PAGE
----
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Galveston Island's West End Threatened By Erosion

Galveston_Flyover_After_Ike_157.jpg
Photo by KUT News
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The west coast of Galveston is eroding while the east coast remains resilient.

Researchers at Rice University say urban development in Galveston Island should be more focused towards its east end. The island's length, width, and thickness sets a far stronger foundation in the long run than its west coast, according to the study, which was funded by the Shell Center for Sustainability.

"The west end of the island is low, and that makes it more susceptible to storm surge and breaching,"  Rice University oceanography professor John Anderson said. "It's also experiencing erosion rates of three to five feet a year, and during major storms those rates can easily be ten times that amount in a single event."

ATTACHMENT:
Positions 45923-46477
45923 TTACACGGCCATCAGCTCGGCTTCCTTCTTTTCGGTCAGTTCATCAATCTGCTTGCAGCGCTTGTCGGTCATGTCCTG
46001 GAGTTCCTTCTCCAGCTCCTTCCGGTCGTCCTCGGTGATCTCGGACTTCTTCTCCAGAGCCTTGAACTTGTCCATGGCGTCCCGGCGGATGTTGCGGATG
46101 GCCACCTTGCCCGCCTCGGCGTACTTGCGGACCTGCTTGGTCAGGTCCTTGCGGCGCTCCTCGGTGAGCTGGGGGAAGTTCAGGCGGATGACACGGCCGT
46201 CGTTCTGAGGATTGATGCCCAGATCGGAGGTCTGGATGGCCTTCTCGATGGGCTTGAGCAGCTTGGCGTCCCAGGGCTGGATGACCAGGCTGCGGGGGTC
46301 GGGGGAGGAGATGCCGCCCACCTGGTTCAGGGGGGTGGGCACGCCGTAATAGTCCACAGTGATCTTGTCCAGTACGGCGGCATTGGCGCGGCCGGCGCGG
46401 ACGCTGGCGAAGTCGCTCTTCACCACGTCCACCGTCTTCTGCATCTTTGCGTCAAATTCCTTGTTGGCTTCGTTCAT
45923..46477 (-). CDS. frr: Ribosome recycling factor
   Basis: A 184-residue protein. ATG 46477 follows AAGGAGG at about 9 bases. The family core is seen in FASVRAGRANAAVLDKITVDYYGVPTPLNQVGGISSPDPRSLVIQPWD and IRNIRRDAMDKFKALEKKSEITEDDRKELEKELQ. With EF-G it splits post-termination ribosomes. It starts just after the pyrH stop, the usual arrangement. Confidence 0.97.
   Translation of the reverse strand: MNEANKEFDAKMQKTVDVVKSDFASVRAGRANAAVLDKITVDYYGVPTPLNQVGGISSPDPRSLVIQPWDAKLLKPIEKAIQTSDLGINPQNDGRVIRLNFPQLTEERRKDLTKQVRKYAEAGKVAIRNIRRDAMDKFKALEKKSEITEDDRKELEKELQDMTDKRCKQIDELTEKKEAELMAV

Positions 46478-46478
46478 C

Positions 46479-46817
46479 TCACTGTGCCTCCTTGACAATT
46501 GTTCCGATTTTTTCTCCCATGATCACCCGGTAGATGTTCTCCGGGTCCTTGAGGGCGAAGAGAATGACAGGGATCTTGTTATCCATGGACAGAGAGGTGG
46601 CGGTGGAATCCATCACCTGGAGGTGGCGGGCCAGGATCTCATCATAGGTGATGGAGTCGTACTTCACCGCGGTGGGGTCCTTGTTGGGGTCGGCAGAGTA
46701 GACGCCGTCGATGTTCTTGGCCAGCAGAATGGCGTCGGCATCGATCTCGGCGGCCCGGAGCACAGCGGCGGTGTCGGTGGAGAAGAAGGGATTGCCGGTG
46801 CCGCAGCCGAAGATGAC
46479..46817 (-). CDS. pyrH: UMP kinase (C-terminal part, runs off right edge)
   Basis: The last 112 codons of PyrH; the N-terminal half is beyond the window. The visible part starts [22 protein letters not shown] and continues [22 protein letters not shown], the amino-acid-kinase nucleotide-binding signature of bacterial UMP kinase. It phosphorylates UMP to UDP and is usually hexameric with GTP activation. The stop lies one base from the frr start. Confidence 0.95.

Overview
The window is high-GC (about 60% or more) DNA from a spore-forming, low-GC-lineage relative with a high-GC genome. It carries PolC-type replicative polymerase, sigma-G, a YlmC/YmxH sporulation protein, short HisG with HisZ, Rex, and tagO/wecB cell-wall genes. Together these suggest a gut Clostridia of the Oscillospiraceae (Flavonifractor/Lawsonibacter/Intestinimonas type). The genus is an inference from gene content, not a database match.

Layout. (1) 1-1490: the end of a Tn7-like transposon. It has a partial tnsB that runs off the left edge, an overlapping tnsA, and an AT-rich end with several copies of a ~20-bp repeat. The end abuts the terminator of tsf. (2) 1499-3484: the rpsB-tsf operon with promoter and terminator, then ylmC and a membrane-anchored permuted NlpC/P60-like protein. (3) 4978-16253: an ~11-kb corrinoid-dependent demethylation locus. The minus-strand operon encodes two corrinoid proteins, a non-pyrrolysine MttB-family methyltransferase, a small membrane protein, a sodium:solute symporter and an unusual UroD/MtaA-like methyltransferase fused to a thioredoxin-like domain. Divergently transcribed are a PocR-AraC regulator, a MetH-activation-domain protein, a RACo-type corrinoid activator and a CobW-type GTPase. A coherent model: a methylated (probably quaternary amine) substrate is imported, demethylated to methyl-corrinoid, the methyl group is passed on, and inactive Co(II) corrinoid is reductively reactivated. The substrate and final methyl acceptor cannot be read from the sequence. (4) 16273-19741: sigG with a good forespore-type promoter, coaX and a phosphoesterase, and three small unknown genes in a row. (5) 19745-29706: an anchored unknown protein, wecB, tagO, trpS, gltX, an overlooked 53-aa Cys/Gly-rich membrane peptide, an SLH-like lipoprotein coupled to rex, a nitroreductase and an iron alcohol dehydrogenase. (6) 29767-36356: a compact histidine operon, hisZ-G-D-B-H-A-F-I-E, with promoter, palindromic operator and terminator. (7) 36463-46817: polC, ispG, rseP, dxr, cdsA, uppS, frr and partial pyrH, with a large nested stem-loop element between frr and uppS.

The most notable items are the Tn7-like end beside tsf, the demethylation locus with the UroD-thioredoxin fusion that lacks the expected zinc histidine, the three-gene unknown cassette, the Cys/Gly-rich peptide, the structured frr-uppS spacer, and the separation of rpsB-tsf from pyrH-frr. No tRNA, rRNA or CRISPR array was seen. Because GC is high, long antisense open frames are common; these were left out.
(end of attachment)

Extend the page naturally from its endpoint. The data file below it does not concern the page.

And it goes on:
"To add to that, there really is no new sand being brought into the island. That spells out a future of erosion. The west end is certainly not sustainable in the long run," Anderson said. 

The last two companies that made city designs for the west end went bankrupt before they could actually develop land.

Researchers at Rice do not want to convey the message that the west end of the island is doomed. Anderson claimed that the current population could easily stay sustained as long as no more than two Category Four hurricanes hit Galveston in a single season.

For more information, download the report or check out this video from Rice University: